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Agamemnon ages Anatomy of Wit Aurora Leigh Bards beauty behold blessed bokes Books are friends Born bright Charles Lamb Chaucer College counsel creation dead death decay delight desire Died divine doth dust earth Educated English language English Literature Epigram eternal eyes faith fame genius give glorious Gondibert grave hath hear heart heaven heavenly Homer honour human Ibid immortality JOHN FLETCHER JOHN MILTON kings knowledge labour letters live look love of books love's Lyrical Ballads man's mankind memory mighty mind monuments mortal Musophilus Nature Oxford passions pleasure Poems Poesie poets PRAISE OF BOOKS princes published pyramid Revolt of Islam sacred Scripture sith Sonnet sorrow souls spirit Stanzas sweet teach thee thine things Thou art thought tion treasures truth University of Oxford unto verse virtue volume wealth Westminster School wisdom wise write
Page 65 - ready man, and writing an exact man. And, therefore, if a man write little he had need have a great memory ; if he conferre little he had need have a present wit ; and if he reade little he had need have much cunning, to seeme to know that he doth not. Histories make men wise, poets witty, the
Page 93 - and revolutions of ages doe not oft recover the losse of a rejected Truth, for the want of which whole Nations fare the worse. We should be wary therefore what persecution we raise against the living labours of publick men, how we spill that seasou'd Life of Man preserv'd and stor'd up in
Page 93 - Life of Man preserv'd and stor'd up in Books ; since we see a kind of homicide may be thus committed, sometimes a martyrdome ; and if it extend to the whole impression, a kinde of massacre, whereof the execution ends not in the slaying of an elementall Life, but strikes at that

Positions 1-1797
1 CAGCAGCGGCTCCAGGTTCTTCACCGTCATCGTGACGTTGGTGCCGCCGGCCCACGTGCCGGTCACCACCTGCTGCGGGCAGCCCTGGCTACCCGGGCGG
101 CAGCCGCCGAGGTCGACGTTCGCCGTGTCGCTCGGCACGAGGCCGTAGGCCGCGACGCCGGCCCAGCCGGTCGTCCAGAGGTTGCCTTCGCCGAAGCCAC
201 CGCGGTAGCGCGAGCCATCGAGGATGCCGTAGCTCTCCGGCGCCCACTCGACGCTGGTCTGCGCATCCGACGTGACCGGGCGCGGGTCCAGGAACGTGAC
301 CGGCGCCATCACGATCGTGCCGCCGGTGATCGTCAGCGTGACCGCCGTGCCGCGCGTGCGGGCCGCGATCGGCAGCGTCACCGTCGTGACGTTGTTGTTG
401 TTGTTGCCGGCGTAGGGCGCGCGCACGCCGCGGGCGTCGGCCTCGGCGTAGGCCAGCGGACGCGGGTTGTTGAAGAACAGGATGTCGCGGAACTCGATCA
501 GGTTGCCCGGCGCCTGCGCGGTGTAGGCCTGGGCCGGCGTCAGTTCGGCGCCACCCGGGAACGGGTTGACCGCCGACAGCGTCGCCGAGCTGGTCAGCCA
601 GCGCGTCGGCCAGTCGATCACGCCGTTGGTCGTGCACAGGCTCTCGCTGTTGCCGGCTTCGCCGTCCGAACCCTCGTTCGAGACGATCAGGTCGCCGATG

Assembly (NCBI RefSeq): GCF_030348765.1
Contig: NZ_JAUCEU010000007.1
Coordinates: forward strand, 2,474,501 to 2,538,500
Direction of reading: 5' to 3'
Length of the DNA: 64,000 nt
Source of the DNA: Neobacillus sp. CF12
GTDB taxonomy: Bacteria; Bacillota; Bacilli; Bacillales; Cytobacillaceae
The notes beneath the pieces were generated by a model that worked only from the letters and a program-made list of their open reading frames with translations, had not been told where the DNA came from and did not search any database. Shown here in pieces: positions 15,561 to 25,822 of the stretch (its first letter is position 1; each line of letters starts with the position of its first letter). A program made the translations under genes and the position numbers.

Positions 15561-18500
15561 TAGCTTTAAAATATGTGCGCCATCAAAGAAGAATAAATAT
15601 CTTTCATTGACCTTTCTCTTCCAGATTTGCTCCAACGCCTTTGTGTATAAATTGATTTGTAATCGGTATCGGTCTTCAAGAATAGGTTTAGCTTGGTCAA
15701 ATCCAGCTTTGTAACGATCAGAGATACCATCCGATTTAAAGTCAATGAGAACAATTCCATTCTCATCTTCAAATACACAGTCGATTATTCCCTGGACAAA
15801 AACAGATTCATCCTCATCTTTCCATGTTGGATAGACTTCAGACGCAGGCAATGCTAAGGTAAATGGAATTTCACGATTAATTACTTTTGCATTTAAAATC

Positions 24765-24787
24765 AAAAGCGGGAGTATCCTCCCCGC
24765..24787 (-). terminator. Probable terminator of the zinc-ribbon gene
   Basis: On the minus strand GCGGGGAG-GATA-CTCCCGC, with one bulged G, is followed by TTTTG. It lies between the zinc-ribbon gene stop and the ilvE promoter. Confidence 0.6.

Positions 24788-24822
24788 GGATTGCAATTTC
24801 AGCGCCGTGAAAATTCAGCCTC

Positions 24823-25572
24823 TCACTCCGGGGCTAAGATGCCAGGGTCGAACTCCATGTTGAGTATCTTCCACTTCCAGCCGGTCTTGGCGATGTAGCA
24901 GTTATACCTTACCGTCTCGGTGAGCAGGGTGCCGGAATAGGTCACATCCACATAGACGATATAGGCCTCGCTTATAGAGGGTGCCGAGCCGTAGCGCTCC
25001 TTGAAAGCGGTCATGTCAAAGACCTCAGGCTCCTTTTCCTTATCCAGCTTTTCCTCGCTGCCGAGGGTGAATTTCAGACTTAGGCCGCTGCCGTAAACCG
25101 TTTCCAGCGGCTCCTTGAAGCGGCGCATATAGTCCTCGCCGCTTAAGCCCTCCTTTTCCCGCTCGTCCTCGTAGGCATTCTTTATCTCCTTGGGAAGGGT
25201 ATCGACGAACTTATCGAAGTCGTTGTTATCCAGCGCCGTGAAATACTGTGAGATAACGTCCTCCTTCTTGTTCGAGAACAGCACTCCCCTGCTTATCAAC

Page 146 - the one Spirit's plastic stress Sweeps through, the dull dense world, compelling there All new successions to the forms they wear, Torturing th' unwilling dross that checks its flight To its own likeness, as each mass may bear ; And bursting in its beauty and its might From trees and
Page 56 - never set forth the earth in so rich tapestry, as divers Poets have done, neither with pleasant rivers, fruitful trees, sweet smelling flowers ; nor whatsoever else may make the too much loved earth more lovely. Her world is brasen, the Poets only deliver a golden : but let those things alone, and
Page 113 - know, Are a substantial world, both pure and good : Round these, with tendrils strong as flesh and blood, Our pastime and our happiness will grow. There find I personal themes, a plenteous store ; Matter wherein right voluble I am
Page 70 - When wasteful war shall statues overturn, And broils root out the work of masonry, Nor Mars his sword nor war's quick fire shall burn The living record of your memory. 'Gainst death and all-oblivious enmity Shall you pace forth ; your praise shall still find room Even
Page 145 - CANNOT DIE. He is made one with Nature ; there is heard His voice in all her music, from the moan Of thunder, to the song of night's sweet bird ; He is a presence to be felt and known
Page 146 - In darkness and in light, from herb and stone, Spreading itself where'er that Power may move Which has withdrawn his being to its own ; Which wields the world with never-wearied love, Sustains it from beneath, and kindles it above.
Page 77 - Give me leave T' enjoy myself; that place that does contain My books, the best companions, is to me A glorious court, where hourly I converse With the old sages and philosophers ; And sometimes, for variety, I confer With kings and emperors, and weigh their counsels ; Calling their